The Poles seem to be fond of celebrating the nation, tied to tradition, supporting old habits. The earliest rites, especially those still reaching back to pagan times, have long lost their magical character, becoming a relic of the past and colorful element of fun. Relationship with tradition is felt most strongly during the celebrations of the biggest church holidays such as Christmas, Easter and Corpus Christi, during which processions are held, or All Saints Day. Quite popular still otaczanych pilgrimages to places of religious worship, for Catholics it is such Czestochowa at Jasna Gora monastery, the tomb of the Jewish tzadik in Lezajsk Grabarka for the Orthodox.
In the main national calendar of events takes place anniversary of Poland's independence in 1918, celebrated on 11 November and the anniversary in 1791, the first Polish Constitution, celebrated on 3 May. In those days, public holidays, are held formal academies, parades, concerts and festivals.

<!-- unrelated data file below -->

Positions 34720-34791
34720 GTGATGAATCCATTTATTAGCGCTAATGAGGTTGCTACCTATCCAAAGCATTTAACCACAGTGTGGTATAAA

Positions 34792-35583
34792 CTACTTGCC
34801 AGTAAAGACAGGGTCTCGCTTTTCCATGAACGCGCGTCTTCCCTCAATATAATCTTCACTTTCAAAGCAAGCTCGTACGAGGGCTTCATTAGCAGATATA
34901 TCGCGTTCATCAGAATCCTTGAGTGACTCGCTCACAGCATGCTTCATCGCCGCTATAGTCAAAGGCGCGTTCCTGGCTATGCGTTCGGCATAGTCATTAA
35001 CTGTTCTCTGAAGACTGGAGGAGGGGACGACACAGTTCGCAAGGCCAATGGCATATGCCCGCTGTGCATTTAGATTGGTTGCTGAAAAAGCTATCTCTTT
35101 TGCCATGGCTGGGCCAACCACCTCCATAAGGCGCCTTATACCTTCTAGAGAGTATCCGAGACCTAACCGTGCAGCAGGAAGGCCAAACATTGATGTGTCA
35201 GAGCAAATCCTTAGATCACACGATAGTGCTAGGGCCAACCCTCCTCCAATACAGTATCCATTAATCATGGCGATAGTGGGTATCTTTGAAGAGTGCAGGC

In Poland the feast is celebrated in a slightly different nature. These include: Women's Day (8 March, now much less popular than the time of Polish People's Republic), Mother's Day (26 May), Granny's Day (21 January) and Children's Day (June 1), accompanied by numerous events for youngsters.
A well-established tradition, we celebrated the name St. Andrew's - the last festive day before Advent, combined with a variety of fortune for the coming year. The most popular one is "reading" its shapes, it takes pouring hot wax into cold water.